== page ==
We were talking around the office a couple of days ago about so called disruptive technologies. Steve Jobs and Bill Gates were masters at this. A disruptive technology is something that simplifies an existing technology and then out competes in the market. The i-phone and i-pad are great examples. The i-phone swarmed the cell phone market with the added plus of a convenient camera and other features. The personal computer came in to make computing available without a mainframe and remote access at a terminal. These inventions totally disrupted the normal way of conducting our personal and professional lives.
Blue Future Filters started in 2003 on work by myself dating back to the early 90s. My concept was clear. The wonderful technology responsible for saving so many lives- slow sand filtration, was practiced by large engineering firms for communities and cities through large scale construction projects costing millions of dollars. I came from a different background, more consumer and distribution oriented and thought if we could turn this from a custom engineered big project focus to a manufatured approach, we could standardize, bring costs way down, and enter a potential market.
Over the years we developed a series of standard models that complied with regulations for drinking water. By combining standard inexpensive models, we changed the scale of the projects. Suddenly a project manager didn't have to plan for a 50 year life with all the expense that entails. They could look at a few years knowing they could easily add on and expand as the need arose.
In this way, Blue Future, is continuing to disrupt the standard way of approaching treating surface water for safety for individuals and communities worldwide. We are bringing to market an old established technology in new skin creating a disruptive technology to the benefit of the world.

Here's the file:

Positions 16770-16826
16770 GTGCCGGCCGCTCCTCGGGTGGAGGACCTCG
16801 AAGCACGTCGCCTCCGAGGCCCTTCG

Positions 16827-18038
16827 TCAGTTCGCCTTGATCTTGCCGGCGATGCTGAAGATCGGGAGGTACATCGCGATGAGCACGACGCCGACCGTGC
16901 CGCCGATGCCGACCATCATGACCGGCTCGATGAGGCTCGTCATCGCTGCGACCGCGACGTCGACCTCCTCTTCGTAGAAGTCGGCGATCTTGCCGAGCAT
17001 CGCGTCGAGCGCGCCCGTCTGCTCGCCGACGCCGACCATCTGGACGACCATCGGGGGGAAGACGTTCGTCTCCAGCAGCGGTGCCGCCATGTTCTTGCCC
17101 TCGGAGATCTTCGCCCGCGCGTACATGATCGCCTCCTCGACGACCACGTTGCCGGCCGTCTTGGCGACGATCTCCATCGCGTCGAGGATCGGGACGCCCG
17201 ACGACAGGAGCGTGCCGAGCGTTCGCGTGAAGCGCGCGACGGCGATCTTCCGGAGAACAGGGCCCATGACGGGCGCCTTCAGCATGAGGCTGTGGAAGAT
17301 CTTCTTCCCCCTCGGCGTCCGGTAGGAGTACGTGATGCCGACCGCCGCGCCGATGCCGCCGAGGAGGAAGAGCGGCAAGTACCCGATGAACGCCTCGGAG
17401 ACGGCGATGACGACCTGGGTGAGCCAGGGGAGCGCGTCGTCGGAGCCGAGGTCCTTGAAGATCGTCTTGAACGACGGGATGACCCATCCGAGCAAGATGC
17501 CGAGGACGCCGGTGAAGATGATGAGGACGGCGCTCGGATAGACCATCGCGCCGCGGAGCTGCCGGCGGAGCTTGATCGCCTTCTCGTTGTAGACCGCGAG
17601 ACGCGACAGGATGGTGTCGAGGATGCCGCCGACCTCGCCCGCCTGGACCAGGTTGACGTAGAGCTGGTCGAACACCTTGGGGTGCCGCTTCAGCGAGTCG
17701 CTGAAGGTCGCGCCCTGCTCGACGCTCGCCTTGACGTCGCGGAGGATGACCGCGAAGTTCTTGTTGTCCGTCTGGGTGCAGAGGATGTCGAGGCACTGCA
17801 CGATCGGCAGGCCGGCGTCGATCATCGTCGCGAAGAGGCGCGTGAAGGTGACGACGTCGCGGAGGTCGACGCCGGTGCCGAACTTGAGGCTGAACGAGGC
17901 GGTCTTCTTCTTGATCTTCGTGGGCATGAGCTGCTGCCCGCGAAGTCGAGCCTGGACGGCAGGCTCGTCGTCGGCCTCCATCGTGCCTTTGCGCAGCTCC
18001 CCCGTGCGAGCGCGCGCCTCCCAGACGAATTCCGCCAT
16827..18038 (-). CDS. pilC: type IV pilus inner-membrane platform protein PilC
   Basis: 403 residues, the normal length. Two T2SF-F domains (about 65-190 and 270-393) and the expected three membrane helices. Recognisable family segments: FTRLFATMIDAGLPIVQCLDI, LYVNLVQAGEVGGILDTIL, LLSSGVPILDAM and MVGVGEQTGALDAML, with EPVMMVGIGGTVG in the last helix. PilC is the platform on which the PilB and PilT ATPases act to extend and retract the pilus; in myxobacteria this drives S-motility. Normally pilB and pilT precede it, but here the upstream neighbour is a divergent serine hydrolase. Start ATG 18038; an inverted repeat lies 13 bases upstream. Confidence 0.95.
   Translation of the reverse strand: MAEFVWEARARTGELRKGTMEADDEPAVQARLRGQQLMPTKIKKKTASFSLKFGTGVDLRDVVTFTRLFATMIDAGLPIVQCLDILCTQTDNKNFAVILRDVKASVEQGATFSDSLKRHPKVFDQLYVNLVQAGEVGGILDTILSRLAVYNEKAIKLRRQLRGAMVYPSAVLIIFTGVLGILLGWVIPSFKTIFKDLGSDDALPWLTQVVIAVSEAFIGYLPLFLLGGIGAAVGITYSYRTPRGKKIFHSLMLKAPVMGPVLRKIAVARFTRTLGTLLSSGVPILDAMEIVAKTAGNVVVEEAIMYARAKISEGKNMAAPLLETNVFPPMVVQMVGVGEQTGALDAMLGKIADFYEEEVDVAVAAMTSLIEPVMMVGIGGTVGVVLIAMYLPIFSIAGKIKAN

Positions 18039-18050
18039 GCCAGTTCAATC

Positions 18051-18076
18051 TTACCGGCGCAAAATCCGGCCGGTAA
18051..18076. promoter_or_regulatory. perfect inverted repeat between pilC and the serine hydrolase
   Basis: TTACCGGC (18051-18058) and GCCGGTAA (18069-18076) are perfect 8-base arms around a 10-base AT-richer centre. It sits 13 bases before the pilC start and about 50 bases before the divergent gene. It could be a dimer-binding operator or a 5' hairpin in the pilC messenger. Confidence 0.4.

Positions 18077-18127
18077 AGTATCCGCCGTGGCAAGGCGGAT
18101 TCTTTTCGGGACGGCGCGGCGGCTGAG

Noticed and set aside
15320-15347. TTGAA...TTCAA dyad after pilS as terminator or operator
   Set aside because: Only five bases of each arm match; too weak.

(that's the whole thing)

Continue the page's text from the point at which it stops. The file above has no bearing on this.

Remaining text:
Tuesday, March 24, 2015
Sunday, February 15, 2015
I will be traveling to Eugene, Oregon around March 9th-11 to teach a slow sand filter roughing filter session at the American Water Works Association Short School for operators. I'll probably travel down to northern California also. If you are in the vicinity and want to get together to talk about treatment options or arrange a site visit, let me know.
Wednesday, January 7, 2015
For context, some months ago I posted a blog post concerning how to select technologies in which I stated that there are fundamental requirements for any technology anywhere to be sustainable. These rules are summarized in the following graphic:
But it looks like they are thinking of this for developing country use. In this context it is a big negative. It will cease working when parts break, chemicals are not readily available, power fails, the technical expertise is not around, or the financial assets are not reliably available.
OK, so it quits working. So what. Probably financed by some sort of grants or loans from the North, No big deal...... Except for the end users.
If we are going to propose technologies that save lives and make lives better, it is a responsibility to make sure that we are proposing things that will work and be sustainable.
I have been a sad witness to many grand ideas originating in northern labs and think tanks in developing countries that looked great, but failed. When they fail, the people affected lose confidence in other proposals. Just last year, I was conversing with project directors for a drinking water project in India. We had come up with a solid, sustainable, appropriate solution using rainwater catchment and treatment. But, there was considerable resistance in the community. Why? Because previously, the same NGO had installed a high tech system that failed almost immediately, irreparably.
Gate's foundation is doing amazing work all over the world to reduce poverty and help give people a chance to live better. On this one, they are missing the mark.
In our zeal to save the world, we need to be thoughtful about what we propose and the long term effects of our work.